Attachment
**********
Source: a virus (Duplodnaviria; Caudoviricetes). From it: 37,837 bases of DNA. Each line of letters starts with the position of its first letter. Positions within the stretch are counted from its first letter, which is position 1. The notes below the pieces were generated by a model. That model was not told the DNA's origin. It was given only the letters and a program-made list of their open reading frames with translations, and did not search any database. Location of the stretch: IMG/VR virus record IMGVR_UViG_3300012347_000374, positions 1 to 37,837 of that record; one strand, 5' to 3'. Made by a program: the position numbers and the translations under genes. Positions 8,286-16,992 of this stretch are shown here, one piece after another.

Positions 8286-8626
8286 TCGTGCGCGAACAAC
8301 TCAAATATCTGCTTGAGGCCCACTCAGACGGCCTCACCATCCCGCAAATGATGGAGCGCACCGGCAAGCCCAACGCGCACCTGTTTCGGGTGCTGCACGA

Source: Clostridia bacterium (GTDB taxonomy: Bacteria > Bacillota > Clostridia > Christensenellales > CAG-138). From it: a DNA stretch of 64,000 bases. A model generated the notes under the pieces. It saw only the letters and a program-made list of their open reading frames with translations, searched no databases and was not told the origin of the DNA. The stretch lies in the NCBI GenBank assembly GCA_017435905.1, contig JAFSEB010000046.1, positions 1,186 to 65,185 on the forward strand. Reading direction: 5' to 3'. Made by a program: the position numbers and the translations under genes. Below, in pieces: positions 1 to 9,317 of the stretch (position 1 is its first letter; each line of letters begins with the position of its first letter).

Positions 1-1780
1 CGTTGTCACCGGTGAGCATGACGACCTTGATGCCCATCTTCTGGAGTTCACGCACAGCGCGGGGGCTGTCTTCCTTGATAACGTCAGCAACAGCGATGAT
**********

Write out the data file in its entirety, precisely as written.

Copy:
Source: a virus (Duplodnaviria; Caudoviricetes). From it: 37,837 bases of DNA. Each line of letters starts with the position of its first letter. Positions within the stretch are counted from its first letter, which is position 1. The notes below the pieces were generated by a model. That model was not told the DNA's origin. It was given only the letters and a program-made list of their open reading frames with translations, and did not search any database. Location of the stretch: IMG/VR virus record IMGVR_UViG_3300012347_000374, positions 1 to 37,837 of that record; one strand, 5' to 3'. Made by a program: the position numbers and the translations under genes. Positions 8,286-16,992 of this stretch are shown here, one piece after another.

Positions 8286-8626
8286 TCGTGCGCGAACAAC
8301 TCAAATATCTGCTTGAGGCCCACTCAGACGGCCTCACCATCCCGCAAATGATGGAGCGCACCGGCAAGCCCAACGCGCACCTGTTTCGGGTGCTGCACGA

Source: Clostridia bacterium (GTDB taxonomy: Bacteria > Bacillota > Clostridia > Christensenellales > CAG-138). From it: a DNA stretch of 64,000 bases. A model generated the notes under the pieces. It saw only the letters and a program-made list of their open reading frames with translations, searched no databases and was not told the origin of the DNA. The stretch lies in the NCBI GenBank assembly GCA_017435905.1, contig JAFSEB010000046.1, positions 1,186 to 65,185 on the forward strand. Reading direction: 5' to 3'. Made by a program: the position numbers and the translations under genes. Below, in pieces: positions 1 to 9,317 of the stretch (position 1 is its first letter; each line of letters begins with the position of its first letter).

Positions 1-1780
1 CGTTGTCACCGGTGAGCATGACGACCTTGATGCCCATCTTCTGGAGTTCACGCACAGCGCGGGGGCTGTCTTCCTTGATAACGTCAGCAACAGCGATGAT